Citigroup’s embattled stock-trading unit was a toxic boys’ club marked by persistent harassment of and discrimination against female staffers, as well as in-office cocaine use — which the bank ignored for years, according to a bombshell report.

The male bankers in the equities division — which advises on and executes trades for top hedge funds and other Wall Street honchos — openly ogled female colleagues, rated them by their looks and bragged about their sexual conquests, Bloomberg reported after conducting interviews with 22 staffers who worked in or closely with the unit in New York.

In one incident, an equities boss allegedly rubbed his crotch against a woman during a party for clients at upscale Manhattan sushi spot Catch in 2018, according to two people who told Bloomberg they witnessed the harassment.

The woman was a roommate of a recent college grad hired in the equities division for her two-year rotational program at the bank. Months later, a male trader told the unnamed employee to wear shorter skirts and higher heels to work, and made multiple inquiries on her love life, the outlet reported.

Another female derivatives trader recalled sitting at a client dinner at Locanda Verde near the bank’s headquarters in 2010 when a colleague reached under the table and put his hand on her leg, per Bloomberg.

Around the same time, she said, a research analyst asked her why she didn’t wear sexier shoes.

Though the staffer informed human resources and her senior managers of the incident, she told Bloomberg that a female executive encouraged her to brush it off.

Citigroup spokesperson Mark Costiglio said in a statement that “although several of the alleged incidents would clearly violate Citi’s code of conduct, we have not identified a complaint being filed for several of them, others are more than a decade old, and some contain allegations that are either baseless, too vague, or involve people who have left the firm.”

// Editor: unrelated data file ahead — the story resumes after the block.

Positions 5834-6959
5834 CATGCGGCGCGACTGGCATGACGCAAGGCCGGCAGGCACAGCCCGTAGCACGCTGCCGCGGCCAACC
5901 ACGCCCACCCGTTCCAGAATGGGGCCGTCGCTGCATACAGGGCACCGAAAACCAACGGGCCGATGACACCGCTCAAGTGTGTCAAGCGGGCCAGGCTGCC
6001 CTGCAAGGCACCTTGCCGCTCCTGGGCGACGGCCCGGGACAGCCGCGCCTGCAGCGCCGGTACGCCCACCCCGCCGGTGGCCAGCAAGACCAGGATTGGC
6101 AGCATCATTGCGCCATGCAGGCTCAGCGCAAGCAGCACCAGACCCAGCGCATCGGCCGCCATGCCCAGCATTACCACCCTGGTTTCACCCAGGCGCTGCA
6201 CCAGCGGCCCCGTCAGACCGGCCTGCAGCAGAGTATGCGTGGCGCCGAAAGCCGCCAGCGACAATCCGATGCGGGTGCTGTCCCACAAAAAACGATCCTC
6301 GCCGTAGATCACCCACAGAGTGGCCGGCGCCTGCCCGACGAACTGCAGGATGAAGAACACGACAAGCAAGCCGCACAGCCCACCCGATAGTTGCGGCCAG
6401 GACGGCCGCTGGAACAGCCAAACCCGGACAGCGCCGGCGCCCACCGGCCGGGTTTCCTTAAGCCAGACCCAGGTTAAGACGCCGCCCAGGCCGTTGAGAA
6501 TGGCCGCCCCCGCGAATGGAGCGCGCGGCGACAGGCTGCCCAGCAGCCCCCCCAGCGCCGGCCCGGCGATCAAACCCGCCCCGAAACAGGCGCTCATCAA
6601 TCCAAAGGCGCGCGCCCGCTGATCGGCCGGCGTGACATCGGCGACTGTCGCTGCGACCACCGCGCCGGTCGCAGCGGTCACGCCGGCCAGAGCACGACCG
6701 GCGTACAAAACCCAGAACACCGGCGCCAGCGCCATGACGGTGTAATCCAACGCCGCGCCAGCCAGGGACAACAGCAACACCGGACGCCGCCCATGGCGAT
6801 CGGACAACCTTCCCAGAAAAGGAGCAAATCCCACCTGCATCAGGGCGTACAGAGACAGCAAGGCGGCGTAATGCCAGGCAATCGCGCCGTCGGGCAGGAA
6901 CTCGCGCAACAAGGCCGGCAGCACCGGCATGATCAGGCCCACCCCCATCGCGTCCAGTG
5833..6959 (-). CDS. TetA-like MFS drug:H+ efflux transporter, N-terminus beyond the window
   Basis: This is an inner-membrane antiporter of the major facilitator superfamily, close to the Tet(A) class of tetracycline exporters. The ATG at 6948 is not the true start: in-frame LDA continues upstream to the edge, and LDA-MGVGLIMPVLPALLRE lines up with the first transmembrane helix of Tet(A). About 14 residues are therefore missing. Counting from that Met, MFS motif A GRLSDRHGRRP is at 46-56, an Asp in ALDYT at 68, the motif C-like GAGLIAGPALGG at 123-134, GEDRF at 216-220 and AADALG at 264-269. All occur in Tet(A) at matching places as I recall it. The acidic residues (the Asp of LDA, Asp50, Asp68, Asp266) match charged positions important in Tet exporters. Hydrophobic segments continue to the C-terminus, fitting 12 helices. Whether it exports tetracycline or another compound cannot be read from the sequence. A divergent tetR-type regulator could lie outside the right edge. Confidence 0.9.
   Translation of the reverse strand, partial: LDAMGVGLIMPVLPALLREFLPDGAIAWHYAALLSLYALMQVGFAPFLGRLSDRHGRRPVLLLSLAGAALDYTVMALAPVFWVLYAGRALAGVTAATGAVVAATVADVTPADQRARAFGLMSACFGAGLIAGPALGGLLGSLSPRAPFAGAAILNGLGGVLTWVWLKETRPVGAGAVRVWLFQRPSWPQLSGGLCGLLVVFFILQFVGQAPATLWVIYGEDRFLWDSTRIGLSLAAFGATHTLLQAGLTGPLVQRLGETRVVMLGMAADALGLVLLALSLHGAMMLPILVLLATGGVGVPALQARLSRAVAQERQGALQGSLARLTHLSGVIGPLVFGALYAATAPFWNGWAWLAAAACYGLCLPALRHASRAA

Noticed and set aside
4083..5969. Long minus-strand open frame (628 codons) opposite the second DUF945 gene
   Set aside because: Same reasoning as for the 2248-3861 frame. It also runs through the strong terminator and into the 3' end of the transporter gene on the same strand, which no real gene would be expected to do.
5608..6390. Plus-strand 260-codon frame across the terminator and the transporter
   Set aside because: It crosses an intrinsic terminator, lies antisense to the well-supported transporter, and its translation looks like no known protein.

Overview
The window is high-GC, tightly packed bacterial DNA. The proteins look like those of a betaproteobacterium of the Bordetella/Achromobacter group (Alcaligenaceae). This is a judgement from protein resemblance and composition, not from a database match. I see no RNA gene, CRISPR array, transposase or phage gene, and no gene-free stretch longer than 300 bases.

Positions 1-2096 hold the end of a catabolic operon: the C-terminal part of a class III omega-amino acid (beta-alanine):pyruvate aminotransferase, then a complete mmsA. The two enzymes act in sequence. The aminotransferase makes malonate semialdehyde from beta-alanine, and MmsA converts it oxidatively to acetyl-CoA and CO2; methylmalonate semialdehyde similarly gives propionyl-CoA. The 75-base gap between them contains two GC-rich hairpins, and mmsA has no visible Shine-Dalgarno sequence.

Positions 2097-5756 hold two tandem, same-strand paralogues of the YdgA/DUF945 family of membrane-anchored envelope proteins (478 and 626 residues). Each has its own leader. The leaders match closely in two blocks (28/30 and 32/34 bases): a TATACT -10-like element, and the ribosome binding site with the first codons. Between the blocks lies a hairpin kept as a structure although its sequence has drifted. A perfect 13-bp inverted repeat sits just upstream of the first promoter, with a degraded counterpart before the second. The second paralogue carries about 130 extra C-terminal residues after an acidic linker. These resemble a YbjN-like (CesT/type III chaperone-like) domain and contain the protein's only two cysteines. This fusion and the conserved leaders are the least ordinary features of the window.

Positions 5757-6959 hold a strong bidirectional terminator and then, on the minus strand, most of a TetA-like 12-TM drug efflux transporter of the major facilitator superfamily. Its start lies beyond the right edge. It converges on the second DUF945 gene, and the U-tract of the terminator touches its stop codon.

Along with the derivatives trader, six others complained about what they saw as workplace misconduct to the bank’s leadership. They all told Bloomberg that they were disappointed with the outcome, feeling the bank didn’t take sufficient action.

Two other women disclosed to Bloomberg that they stayed quiet entirely about being sexually harassed by colleagues out of fear of retaliation.

The disturbing accounts echo allegations in a lawsuit filed last November by Citi managing director Ardith Lindsey, who said a former top equities banker subjected her to sexual harassment and abuse including death threats.

Lindsey said in the court filing that men at the bank ranked female colleagues based on looks, discussed whom they wanted to have sex with, pressured women to visit strip clubs and mocked the bank’s sexual harassment training and women’s initiatives.

She also accused Citigroup — her employer since 2007 — of tolerating a “notoriously hostile” environment in the stock trading unit and downplaying her complaints about her former colleague Mani Singh, who Lindsey claimed subjected her to many years of increasingly volatile abuse, sometimes fueled by alcohol or drugs, including alleged threats to destroy her career and reputation if she resisted his advances.

After the lawsuit was filed, Citi’s trading chief urged staff to speak up if they observe misconduct, according to Bloomberg.

However, workers interviewed by Bloomberg who spoke on condition of anonymity for fear of retaliation said that complaints to the bank’s HR department did nothing to bring change, fostering a corporate culture that made some employees leave to escape while perpetrators stayed.

In 2021, Citi appointed Jane Fraser as the first female CEO of a major US bank.

Costiglio added in his statement that no one should be discriminated against or harassed at work, and insisted that the Wall Street behemoth’s “efforts to foster an inclusive and equitable workplace culture never stop.”

He continued: “We provide colleagues with a number of avenues to raise concerns in confidence, and when substantiated we will take appropriate action, up to and including termination of employment. While we will not comment on individual internal matters, simply put, where warranted, we exit employees who fail to meet our high standards of respectful treatment.”

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